Friday, July 22, 2016

I Listen So You Don't Have To: Cheap Heat July 20

Rosenberg shoots on sexist tendencies of wrestling fans on this week's show
Photo Credit:
If you’re new, here’s the rundown. We listen to a handful of wrestling podcasts each week. Too many, probably, though certainly not all of them. In the interest of saving you time — in case you have the restraint to skip certain episodes — the plan is to give the bare bones of a given show and let you decide if it’s worth investing the time to hear the whole thing. There are many wrestling podcasts out there, of course, but this feature largely hews to the regular rotation we feel best fit the category of hit or miss. If we can save other folks some time, we’re happy to do so.

Show: Cheap Heat
Episode: Déjà Vu (July 20, 2016)
Run Time: 1:07:27
Guest: Brian Campbell (15:43)

Summary: Stat Guy Greg is back in studio with Peter Rosenberg, which fuels the excitement while they plug their live show on SummerSlam weekend. They discuss at length Tuesday’s draft and its future implications and take a call from ESPN’s Brian Campbell to do the same. Then Greg weighs in on the Cruiserweight Classic before more draft review. Rosenberg shoots on sexism in wrestling fandom, then defends himself against smart marks. They end by recapping their experience at last weekend’s Madison Square Garden house show, which includes thoughts about Arnold Skaaland.

Quote of the week: Rosenberg: “For the record, it’s something that’s intrinsic, right? I’m not saying that people are sexists, I’m just saying we have a built-in nature that we’ve been fed by what the product is, and a lot of people fall for it. Guys, watch TV, OK? See how quiet the crowd now gets again during a good women’s match. It happens all the time. You’re trained to see the world that way, OK? It’s like a lot of race issues in this country. You may not be a racist, but you still may be scared of black men. You don’t realize that — it’s not saying you’re a bad person, it’s part of your DNA in America based on the way this country is. And the way the product is presented has, over time, affected people.”

Why you should listen: The guys worked to get this show on wax as soon as possible following the draft, which is commendable. Allowing Greg time to dig into the CWC is a good look for Cheap Heat, which often (as Rosenberg addresses later in the episode) draws fire for overlooking everything but the most prominent WWE programming. Learning the Rosenberg is going to discuss sexism in wrestling fandom might set off alarm bells, but he’s proving that when he wants to have serious discussions about heavy topics, he mostly drops the goofy DJ pretense and actually offers thoughtful insight. It’s not completely smooth, but awarding him anything less than an A for effort would be ingenuous.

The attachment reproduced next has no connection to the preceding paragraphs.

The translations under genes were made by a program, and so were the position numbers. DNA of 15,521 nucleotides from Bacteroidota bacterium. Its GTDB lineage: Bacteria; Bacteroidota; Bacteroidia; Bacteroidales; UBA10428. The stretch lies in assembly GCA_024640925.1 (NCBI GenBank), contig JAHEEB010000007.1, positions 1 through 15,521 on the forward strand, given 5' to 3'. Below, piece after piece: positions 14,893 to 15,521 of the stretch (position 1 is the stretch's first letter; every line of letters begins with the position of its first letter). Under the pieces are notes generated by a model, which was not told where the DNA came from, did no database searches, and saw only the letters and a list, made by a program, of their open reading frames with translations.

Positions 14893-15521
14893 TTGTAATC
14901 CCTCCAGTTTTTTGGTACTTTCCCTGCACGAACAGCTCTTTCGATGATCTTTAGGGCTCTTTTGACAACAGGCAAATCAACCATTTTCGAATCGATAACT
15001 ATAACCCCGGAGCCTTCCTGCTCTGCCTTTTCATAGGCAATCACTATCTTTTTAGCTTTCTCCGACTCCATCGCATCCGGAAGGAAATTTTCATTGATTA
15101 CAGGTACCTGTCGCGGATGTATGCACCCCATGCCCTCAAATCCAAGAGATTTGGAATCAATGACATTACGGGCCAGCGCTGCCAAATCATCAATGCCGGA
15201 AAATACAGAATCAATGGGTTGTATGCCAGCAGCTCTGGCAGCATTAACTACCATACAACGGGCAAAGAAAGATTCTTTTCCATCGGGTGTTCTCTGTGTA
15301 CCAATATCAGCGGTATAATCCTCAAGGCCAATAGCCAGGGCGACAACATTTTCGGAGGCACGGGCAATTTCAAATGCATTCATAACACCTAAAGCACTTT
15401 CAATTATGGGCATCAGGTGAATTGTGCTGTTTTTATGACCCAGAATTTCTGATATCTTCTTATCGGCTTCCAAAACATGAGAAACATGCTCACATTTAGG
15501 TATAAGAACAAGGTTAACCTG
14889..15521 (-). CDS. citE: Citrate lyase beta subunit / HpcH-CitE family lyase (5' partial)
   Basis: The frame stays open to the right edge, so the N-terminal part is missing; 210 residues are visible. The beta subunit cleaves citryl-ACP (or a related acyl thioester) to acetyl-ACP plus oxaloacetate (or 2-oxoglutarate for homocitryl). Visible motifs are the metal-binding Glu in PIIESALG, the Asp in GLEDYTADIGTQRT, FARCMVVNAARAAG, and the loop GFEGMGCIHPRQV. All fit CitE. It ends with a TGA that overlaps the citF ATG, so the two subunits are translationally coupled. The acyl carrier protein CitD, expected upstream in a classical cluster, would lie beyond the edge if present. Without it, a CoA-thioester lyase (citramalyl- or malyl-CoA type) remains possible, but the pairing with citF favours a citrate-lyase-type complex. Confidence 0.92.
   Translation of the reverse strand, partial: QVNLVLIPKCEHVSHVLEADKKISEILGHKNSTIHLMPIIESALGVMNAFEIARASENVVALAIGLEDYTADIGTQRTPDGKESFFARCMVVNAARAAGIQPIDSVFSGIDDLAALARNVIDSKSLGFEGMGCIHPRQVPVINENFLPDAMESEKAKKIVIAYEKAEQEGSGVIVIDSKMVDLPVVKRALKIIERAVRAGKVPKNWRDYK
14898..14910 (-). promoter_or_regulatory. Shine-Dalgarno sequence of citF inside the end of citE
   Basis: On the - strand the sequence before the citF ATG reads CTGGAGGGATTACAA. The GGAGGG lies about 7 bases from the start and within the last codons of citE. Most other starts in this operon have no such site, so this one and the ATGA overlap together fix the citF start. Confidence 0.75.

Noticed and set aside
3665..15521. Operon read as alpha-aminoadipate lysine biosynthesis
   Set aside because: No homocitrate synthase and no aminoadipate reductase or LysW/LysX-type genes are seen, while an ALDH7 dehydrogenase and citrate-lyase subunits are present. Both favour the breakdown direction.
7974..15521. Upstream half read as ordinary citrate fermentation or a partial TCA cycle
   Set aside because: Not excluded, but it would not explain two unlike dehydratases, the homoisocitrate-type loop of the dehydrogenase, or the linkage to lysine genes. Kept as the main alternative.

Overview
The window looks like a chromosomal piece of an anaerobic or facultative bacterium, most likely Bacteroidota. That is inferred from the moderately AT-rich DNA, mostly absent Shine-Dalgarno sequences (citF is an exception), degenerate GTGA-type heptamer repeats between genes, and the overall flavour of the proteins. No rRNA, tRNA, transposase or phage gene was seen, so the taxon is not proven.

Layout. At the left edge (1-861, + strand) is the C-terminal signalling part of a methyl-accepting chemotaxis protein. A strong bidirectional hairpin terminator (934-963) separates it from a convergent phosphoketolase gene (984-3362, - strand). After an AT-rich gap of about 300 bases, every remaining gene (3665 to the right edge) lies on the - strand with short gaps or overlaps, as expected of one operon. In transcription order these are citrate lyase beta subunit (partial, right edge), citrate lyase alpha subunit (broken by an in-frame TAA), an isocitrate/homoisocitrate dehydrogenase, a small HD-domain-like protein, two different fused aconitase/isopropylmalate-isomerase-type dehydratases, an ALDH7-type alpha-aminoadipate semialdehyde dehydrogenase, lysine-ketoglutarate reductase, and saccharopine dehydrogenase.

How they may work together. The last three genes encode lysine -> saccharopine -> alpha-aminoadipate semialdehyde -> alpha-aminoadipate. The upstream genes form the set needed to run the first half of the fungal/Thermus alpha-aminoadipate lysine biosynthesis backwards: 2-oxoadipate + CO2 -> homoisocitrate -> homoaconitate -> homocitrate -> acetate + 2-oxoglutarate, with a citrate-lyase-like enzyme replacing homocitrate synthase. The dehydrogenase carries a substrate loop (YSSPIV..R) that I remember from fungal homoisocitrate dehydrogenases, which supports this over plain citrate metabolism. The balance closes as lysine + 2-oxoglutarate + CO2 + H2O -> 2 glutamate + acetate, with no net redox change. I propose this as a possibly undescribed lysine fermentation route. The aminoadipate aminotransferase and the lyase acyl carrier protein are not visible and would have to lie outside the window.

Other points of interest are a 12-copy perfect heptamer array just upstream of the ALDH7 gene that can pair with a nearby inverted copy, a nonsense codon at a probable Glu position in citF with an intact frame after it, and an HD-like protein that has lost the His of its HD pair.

Why you should skip it: One of the challenges with expedience is the added degree of difficulty in providing thoughtful analysis. A lot of the draft complaints are things WWE already has the means to address with extant Battleground plans, to say nothing of the first two RAW and Smackdown episodes next week. But by hyper-focusing on draft results alone (Campbell especially is guilty of this) there’s practically zero awareness the draft doesn’t exist in a vacuum. Characteristic of the show’s navel-gazing was spending time promoting their live show (several weeks away) and talking about their MSG seats rather than, say, previewing Sunday’s card. It seems they could have squeezed in at least a quick round of predictions.

Final thoughts: Cheap Heat seems to be getting back on track. As noted with this week’s Masked Man Show, that might be primarily attributable to WWE actually having news to discuss, but progress is progress. Still, the episode is far from flawless. It doesn’t seem outlandish to suggest podcasts should be much heavier on analysis than simple rote recalling of transpired events, and one of Cheat Heat’s sins is making it patently obvious when one of the guys is just reading details from a website. I still can’t listen to an episode without thinking of ways in which it could be improved with a little effort from the hosts, but if we’re going to settle for “I feel like they respected my time this week,” then this one doesn’t fail.